Responding to Back Talk

May 10, 2018
Responding to Back Talk

This week, our partners at the Seedlings Group focus on how to respond to back talk and rude behavior.

1. Praise positive dialogue to encourage respectful habits. 

Pay attention and praise (with some affection, too!) every time your child speaks to you calmly or with respect when he is tired, angry, or frustrated. It’s hard for children to control their words when they are upset, but practice helps. Reinforce respectful dialogue.

2. Identify back talk/rude behavior when it occurs, and respond immediately.

Rather than just labeling his behavior as “fresh” or” sassy,” explain what back talk is. Be specific about what your child said that you don’t like (e.g., the words, the tone, or his mannerisms). “When you say X, that is talking back. Talking back is not allowed.”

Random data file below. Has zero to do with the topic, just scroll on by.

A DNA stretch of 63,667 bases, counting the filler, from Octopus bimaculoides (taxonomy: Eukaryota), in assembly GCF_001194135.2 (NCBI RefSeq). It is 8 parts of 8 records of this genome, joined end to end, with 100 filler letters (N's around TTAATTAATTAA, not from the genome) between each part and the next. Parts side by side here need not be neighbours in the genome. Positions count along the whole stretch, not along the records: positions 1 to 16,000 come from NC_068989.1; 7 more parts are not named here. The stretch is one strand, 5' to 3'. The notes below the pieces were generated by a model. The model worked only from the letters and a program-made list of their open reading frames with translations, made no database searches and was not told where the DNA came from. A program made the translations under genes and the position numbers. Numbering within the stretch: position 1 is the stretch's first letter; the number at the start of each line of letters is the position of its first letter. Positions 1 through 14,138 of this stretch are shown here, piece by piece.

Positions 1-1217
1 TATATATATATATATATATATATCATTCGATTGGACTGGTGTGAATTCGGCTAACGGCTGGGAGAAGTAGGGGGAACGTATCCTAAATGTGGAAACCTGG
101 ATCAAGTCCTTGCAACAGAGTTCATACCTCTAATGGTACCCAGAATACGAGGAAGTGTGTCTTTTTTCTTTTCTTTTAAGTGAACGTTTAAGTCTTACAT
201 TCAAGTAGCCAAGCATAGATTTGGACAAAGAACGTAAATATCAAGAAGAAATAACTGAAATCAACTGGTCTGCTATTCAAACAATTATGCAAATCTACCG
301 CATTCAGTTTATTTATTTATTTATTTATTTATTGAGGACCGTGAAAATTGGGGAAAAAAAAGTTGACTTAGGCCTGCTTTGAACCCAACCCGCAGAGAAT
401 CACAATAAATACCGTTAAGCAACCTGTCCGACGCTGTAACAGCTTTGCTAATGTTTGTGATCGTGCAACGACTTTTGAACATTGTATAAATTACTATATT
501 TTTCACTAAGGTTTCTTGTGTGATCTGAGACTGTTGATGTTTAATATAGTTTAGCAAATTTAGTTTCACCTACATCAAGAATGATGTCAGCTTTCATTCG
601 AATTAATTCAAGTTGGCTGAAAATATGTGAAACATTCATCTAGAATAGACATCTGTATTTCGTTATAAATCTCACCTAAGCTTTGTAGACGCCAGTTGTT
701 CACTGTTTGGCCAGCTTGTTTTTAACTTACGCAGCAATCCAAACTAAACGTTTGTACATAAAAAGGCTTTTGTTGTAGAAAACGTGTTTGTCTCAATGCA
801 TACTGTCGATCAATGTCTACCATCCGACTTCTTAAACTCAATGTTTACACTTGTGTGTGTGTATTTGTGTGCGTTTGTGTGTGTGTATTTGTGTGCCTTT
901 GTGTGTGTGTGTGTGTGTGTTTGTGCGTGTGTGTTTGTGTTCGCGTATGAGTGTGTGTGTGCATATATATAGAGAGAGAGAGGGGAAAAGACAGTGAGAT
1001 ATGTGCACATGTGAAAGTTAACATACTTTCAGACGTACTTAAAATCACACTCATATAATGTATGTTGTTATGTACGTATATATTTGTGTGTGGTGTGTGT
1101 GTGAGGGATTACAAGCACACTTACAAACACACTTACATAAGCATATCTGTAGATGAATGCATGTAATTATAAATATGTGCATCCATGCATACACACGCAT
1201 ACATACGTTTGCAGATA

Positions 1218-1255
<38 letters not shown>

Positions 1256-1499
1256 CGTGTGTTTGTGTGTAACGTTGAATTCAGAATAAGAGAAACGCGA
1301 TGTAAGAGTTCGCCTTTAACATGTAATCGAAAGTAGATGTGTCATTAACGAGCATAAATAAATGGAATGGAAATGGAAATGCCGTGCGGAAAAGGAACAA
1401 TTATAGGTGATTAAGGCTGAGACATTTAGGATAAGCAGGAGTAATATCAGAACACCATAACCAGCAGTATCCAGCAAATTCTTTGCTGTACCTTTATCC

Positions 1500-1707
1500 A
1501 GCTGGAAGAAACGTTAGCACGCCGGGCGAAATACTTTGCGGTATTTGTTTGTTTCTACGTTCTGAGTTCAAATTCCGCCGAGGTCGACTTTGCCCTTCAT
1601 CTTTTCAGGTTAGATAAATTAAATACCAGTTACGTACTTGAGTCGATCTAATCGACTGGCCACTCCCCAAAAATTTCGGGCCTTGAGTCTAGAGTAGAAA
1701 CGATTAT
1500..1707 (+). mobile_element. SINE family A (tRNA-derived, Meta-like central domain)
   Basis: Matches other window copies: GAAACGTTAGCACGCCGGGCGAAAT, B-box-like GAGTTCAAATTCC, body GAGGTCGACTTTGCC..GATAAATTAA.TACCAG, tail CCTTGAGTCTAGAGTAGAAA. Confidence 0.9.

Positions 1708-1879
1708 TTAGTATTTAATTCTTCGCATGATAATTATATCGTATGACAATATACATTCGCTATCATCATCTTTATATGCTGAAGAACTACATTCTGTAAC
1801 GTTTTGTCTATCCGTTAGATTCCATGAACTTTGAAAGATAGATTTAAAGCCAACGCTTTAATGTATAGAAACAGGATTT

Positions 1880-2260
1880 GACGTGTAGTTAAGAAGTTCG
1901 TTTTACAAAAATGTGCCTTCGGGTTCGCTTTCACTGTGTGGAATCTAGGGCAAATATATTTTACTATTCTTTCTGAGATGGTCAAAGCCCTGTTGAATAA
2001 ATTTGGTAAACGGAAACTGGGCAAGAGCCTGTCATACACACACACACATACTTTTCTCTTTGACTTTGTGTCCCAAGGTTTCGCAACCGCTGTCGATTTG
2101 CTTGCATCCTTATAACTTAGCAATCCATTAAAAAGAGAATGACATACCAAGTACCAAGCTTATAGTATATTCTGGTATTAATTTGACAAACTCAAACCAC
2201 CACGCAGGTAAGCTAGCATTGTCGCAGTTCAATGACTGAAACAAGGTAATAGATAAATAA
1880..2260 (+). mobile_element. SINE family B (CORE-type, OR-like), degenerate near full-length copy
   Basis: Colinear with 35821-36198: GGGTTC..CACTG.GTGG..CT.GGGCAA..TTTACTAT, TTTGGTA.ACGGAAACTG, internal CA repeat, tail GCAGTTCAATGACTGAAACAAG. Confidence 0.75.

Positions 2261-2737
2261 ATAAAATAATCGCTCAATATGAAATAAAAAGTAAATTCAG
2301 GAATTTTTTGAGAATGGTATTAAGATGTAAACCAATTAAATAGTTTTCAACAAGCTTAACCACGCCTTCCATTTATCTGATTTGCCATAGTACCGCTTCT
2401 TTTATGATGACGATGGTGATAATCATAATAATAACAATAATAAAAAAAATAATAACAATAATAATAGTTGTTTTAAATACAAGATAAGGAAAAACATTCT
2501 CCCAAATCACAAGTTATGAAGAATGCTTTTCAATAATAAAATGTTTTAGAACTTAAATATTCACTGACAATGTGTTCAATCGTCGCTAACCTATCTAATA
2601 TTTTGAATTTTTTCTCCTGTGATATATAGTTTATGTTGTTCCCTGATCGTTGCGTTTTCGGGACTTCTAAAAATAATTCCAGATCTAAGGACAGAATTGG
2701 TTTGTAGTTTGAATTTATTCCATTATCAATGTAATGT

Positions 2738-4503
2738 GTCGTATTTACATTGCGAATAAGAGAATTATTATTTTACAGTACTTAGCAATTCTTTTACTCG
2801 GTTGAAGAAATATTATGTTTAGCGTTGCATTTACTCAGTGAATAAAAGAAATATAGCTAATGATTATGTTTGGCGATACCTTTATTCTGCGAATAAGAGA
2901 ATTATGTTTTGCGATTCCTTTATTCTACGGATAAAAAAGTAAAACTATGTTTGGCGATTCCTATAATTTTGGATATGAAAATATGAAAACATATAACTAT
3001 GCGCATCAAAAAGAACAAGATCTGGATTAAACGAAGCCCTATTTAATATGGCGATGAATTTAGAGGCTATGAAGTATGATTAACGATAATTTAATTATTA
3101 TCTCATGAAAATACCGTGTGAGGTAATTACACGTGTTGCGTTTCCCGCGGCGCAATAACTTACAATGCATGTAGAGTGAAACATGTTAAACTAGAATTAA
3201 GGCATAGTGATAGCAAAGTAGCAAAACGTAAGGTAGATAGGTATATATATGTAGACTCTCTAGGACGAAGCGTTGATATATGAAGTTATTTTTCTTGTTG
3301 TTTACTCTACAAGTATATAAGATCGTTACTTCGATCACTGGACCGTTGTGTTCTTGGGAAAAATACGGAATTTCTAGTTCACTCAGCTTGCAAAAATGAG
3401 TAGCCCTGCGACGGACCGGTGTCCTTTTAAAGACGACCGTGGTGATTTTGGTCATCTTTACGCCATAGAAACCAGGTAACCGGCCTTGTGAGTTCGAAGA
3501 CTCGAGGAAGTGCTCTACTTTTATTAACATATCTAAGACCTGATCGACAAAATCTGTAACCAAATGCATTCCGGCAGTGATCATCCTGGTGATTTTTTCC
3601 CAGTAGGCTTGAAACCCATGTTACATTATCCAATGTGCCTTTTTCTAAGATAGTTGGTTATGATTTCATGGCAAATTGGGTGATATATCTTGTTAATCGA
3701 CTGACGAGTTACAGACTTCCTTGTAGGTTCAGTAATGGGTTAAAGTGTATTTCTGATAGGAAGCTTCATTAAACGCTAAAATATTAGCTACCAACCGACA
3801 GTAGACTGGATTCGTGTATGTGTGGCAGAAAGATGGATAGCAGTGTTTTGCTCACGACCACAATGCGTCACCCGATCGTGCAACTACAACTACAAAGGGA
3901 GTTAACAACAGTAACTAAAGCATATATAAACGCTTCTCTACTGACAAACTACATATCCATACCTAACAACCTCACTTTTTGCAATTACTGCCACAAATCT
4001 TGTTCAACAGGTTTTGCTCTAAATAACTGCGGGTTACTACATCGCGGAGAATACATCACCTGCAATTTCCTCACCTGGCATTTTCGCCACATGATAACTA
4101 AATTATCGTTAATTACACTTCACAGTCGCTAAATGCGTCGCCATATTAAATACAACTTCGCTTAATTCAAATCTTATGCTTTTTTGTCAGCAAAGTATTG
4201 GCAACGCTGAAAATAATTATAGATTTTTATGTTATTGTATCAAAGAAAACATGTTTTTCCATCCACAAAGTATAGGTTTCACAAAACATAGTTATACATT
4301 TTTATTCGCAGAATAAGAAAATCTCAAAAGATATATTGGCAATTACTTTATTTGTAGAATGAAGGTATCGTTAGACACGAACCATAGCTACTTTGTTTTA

3. Be a good role model. Anticipate how you feel in situations and respond with intention.

React calmly and model verbal self-control with everyone (e.g., your child, partner, mother, nanny, etc.). How we react and respond as parents is important. If you want considerate, cooperative and problem solving kids, be their model.

4. Over time, add a consequence for using rude language or behavior.

Make this plan ahead of time, so your child knows exactly which behaviors will result in a consequence and that it will happen immediately after that kind of incident. For example, “When you chose to say X to me, then you chose to leave the play date.”

5. Give your child experiences and opportunities to feel in control, powerful, and heard.  

She is starting to gain more control over her own life (despite feeling powerless most of the time) while simultaneously realizing that her behavior and words can exert control over others. Let her plan a weekend activity, help cook a dinner of her choosing, or initiate the conversation at the dinner table. Make it explicit.


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